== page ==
Costco Wholesale (COST 1.56%) and Target (TGT 2.05%) are two of the best-known retailers in the U.S. And while both companies are popular for offering a variety of goods at low prices, Costco relies on a lower operating margin and higher volumes, while Target usually has a higher operating margin because it sells a larger mix of discretionary products.

Therefore, it’s no surprise that Target has been hit harder than Costco by supply chain disruptions and inflation. And Costco’s recurring revenue stream from memberships, paired with its customer loyalty, adds another layer of protection amid economic uncertainty.

Here’s the case for why both Costco and Target could be worth buying now.

A happy store clerk hands a shopping bag to a smiling customer.

Image source: Getty Images.

Sometimes, history does repeat itself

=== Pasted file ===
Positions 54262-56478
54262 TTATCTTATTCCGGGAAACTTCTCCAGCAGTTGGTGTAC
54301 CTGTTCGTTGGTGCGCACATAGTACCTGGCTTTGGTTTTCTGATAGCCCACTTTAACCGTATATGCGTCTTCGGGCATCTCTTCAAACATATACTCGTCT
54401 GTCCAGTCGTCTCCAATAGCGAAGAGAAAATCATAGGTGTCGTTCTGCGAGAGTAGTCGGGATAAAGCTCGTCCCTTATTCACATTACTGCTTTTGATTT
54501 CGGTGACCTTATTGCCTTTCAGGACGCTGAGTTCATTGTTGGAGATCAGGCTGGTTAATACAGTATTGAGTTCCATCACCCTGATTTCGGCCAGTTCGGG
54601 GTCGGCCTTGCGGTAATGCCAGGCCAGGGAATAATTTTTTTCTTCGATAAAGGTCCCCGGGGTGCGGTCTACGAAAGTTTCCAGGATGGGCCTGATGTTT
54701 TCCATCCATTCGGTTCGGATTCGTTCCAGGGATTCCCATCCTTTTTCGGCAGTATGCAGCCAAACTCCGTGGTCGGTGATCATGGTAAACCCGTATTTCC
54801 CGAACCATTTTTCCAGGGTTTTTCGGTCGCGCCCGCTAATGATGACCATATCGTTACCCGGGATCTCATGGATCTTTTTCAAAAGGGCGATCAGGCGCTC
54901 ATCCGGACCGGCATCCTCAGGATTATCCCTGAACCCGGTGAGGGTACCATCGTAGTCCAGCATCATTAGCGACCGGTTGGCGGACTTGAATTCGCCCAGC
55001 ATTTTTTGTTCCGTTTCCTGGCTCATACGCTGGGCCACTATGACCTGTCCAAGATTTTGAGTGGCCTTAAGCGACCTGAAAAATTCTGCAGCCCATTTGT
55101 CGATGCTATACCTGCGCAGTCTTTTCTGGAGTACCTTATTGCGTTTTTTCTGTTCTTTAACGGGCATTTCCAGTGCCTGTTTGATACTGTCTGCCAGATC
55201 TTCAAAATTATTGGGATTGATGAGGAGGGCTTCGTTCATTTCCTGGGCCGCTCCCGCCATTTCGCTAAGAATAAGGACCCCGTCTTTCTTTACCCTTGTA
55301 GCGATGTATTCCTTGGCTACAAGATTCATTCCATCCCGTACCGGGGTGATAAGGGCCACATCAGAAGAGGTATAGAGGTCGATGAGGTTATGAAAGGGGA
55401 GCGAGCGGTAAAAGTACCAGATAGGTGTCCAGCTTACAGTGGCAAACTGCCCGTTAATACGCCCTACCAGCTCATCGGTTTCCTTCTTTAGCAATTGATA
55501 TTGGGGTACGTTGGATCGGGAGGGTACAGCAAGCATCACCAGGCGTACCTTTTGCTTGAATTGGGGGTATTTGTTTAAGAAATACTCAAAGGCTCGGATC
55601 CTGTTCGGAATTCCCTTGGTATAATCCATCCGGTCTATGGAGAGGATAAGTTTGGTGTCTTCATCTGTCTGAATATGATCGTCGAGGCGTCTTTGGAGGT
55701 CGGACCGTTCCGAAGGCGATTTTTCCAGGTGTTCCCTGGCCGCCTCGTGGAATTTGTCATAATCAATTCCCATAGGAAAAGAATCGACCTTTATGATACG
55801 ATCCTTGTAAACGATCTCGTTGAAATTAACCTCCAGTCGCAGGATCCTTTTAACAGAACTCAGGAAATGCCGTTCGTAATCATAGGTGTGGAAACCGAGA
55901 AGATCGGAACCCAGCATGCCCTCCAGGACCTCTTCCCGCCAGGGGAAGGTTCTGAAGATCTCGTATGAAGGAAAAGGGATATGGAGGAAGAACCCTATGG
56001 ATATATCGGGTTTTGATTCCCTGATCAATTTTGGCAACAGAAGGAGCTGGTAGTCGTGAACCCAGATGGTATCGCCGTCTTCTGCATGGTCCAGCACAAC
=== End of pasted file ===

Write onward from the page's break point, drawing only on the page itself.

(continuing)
Howard Smith (Costco): Costco and Target are both proven, successful retailers. But they have different business models, with Target being more of a typical retailer while Costco relies more on a loyal and growing membership base and less on operating margin.

COST Operating Margin (Quarterly) Chart

COST Operating Margin (Quarterly) data by YCharts.

While Costco is less profitable by that financial metric, it is more consistent, and that has rewarded shareholders in other ways. Costco’s total returns — including dividends — have significantly outpaced those of the S&P 500 index as well as Target over the past decade. That primarily comes from excellent management and a culture that takes care of both its shareholders and its employees.

Recent quarterly performance provides a good example. Many retailers, including Costco, have been forced to navigate a difficult economic environment with inflated input costs and fears of a slowdown in consumer spending. For its fiscal 2023 first quarter (ended November 20), net sales rose 8.1% versus the year-ago period. However, net income only grew 3% as expenses increased.

But even in a challenging environment, on

Read the rest